Skip to content
At the Rencontres d’Arles, the visual poems of Katrien de Blauwer
 |  Latest News Headlines

At the Rencontres d’Arles, the visual poems of Katrien de Blauwer

Katrien de Blauwer was born in Ronse, in the Belgian Ardennes, in 1969. In Ghent, she studied painting and, in Antwerp, fashion, studies which she abandoned each time. Then she found the mode of expression that she needed and remained attached to it: it was collage, not photography, although she was exhibited this year in Arles as part of the Rencontres. But the collage in a particular way which clearly distinguishes itself from the known uses of this art which is more than a century old. His compositions obtained by cutting and assembling images do not designate objects by metonymies and allusions, like cubist papiers collés, and do not play with incongruity and the absurd like surrealist collages.

Sometimes juxtapositions can suggest ironic allusions

His are much more refined and of reduced dimensions. Usually there are only one or two rectangles taken from black and white photographs taken from magazines of the 1960s or 1970s. more rarely, of uniform color. Juxtaposed is the important word because Katrien de Blauwer does not try to slip one image into another. She adjusts edge to edge, two foreign surfaces to each other, the edges being cut more or less straight. Sometimes she enhances the composition with lines drawn in pastel or splashes of paint. We can therefore say that she has found a new way of collage, characterized by its appearance of simplicity and its geometry of parallels and right angles.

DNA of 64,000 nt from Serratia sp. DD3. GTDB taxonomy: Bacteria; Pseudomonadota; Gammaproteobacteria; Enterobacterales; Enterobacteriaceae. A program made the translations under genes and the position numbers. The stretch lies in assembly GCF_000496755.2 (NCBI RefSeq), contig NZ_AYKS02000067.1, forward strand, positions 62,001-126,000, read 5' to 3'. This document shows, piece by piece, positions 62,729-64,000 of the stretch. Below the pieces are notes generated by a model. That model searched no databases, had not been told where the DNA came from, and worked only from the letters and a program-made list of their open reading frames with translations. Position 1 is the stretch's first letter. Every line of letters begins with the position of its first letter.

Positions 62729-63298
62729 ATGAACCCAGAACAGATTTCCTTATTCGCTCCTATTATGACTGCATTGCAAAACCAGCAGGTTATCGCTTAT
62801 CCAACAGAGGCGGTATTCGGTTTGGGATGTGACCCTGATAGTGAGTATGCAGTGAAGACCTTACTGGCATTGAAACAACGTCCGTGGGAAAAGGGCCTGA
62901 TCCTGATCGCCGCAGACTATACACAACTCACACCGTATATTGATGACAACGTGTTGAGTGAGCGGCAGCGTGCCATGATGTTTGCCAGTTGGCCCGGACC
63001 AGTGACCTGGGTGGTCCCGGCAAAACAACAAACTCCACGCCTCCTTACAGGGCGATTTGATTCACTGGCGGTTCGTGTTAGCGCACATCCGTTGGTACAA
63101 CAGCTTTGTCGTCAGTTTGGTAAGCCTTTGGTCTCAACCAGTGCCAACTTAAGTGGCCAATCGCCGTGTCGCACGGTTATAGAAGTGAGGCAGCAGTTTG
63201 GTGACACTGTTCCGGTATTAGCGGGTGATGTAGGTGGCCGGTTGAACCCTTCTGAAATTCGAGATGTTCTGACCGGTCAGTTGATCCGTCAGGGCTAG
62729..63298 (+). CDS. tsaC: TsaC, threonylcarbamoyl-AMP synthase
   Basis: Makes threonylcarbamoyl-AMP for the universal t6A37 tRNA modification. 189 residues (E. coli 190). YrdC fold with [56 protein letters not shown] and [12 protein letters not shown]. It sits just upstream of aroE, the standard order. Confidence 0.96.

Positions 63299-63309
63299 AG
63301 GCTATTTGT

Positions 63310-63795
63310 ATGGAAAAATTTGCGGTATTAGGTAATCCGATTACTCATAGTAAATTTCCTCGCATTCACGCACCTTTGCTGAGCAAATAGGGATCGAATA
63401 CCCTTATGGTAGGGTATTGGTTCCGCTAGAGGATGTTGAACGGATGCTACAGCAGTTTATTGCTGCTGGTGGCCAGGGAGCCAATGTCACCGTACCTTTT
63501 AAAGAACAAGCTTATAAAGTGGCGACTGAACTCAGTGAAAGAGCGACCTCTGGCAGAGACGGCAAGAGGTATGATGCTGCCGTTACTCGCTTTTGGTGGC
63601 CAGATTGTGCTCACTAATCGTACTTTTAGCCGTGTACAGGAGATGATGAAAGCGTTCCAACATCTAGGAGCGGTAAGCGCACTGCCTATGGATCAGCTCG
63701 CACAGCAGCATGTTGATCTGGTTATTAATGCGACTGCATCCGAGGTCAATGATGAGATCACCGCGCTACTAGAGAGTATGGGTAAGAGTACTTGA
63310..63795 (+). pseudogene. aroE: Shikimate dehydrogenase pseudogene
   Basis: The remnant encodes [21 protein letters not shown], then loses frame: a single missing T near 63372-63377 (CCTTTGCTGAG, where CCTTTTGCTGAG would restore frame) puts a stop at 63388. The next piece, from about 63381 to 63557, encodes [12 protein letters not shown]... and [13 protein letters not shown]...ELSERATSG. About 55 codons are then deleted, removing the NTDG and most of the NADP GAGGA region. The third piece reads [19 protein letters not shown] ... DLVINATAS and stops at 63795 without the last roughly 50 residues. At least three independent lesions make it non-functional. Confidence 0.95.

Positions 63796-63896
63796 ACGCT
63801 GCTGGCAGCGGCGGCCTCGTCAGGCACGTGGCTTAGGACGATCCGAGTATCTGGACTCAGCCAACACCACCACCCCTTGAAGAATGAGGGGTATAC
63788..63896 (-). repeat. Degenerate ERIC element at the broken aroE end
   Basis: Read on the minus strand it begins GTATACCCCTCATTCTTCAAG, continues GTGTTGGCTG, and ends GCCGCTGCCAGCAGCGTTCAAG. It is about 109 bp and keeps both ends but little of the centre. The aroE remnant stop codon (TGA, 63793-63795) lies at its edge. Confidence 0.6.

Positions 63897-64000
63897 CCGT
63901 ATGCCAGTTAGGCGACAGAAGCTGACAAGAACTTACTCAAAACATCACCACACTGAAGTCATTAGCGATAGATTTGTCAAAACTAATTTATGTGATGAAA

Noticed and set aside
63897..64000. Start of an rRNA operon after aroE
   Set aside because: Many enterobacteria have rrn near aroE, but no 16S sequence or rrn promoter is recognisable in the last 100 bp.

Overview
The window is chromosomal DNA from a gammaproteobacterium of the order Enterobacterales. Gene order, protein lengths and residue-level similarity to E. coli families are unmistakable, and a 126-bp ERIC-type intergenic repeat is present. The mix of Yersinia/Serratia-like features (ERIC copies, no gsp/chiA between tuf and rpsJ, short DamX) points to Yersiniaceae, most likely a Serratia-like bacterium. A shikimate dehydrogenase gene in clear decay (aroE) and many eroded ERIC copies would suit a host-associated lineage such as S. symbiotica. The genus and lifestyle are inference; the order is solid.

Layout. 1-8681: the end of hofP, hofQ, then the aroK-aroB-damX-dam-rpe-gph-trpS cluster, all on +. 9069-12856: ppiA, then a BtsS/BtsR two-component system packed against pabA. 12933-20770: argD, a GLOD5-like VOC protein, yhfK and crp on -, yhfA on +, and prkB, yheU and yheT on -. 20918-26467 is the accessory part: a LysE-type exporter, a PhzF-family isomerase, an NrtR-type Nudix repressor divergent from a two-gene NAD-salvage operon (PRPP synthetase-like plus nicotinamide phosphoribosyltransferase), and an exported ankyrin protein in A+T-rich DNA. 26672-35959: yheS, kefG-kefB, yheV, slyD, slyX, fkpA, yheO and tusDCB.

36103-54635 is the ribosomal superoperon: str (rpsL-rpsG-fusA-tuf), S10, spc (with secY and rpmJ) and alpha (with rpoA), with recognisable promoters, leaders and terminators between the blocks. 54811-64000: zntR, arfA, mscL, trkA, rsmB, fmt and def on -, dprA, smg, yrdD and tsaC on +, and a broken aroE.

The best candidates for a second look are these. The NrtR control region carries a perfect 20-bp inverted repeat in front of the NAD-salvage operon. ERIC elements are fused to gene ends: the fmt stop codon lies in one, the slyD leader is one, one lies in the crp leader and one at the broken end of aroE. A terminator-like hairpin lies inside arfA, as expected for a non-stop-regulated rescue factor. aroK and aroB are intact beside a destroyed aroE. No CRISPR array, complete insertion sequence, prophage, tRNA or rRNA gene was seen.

This way of working, Katrien de Blauwer applies it to images of a certain genre: almost exclusively, with the exception of fragments of uncharacteristic landscapes, to photographs of naked or clothed bodies. We suppose that she takes them either in fashion images – in a fashion that today seems quite outdated – or in more or less sentimental or erotic film photograms, or even in reports on the enchanted lives of stars. .

Incomplete clues

Thus she supplies herself with shoulders, knees, mouths, backs, breasts, hands and hairstyles held in place by a lacquered perm. It happens that a gesture suggests an action – meeting, hugging or caressing – without it being possible to say more. Sometimes the juxtapositions can suggest ironic allusions. Hands clasped between bare thighs and, above, the vertical mast of a lamp post, for example. Or tragedies. A body cut into two irreparably separated parts or the word end associated with a red-stained bust and head.

You have 30.38% of this article left to read. The following is for subscribers only.